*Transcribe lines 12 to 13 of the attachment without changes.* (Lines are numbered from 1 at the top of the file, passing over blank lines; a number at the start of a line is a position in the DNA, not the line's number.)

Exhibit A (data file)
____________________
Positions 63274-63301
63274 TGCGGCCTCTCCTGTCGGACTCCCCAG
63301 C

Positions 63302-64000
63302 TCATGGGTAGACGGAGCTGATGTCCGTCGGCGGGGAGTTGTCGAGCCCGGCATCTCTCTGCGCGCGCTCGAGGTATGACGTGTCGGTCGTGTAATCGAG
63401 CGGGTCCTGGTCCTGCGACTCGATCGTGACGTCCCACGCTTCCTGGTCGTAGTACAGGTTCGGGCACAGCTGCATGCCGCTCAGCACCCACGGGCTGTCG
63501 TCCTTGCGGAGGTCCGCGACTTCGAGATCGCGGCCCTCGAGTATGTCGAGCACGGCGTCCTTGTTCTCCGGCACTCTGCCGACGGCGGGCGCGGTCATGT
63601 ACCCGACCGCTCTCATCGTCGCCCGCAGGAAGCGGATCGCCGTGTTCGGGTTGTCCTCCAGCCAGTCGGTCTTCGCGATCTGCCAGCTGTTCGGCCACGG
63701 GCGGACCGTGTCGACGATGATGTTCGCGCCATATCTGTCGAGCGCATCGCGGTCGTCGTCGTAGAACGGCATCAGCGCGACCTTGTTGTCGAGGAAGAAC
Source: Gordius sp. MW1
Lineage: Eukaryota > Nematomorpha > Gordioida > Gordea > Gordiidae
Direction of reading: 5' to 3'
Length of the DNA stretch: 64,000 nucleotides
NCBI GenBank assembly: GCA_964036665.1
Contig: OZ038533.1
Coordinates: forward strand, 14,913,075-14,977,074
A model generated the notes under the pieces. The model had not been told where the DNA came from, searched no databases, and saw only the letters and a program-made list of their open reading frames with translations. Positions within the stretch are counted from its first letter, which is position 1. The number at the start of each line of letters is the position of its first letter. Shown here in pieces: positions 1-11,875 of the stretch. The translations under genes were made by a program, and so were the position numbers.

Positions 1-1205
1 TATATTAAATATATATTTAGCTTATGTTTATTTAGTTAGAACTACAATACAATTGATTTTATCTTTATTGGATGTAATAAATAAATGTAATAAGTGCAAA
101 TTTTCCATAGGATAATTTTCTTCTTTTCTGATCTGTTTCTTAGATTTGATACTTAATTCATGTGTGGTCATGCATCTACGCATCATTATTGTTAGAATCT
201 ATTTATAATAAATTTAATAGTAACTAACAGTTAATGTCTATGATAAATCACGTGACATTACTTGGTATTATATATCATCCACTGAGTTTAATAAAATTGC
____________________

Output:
Direction of reading: 5' to 3'
Length of the DNA stretch: 64,000 nucleotides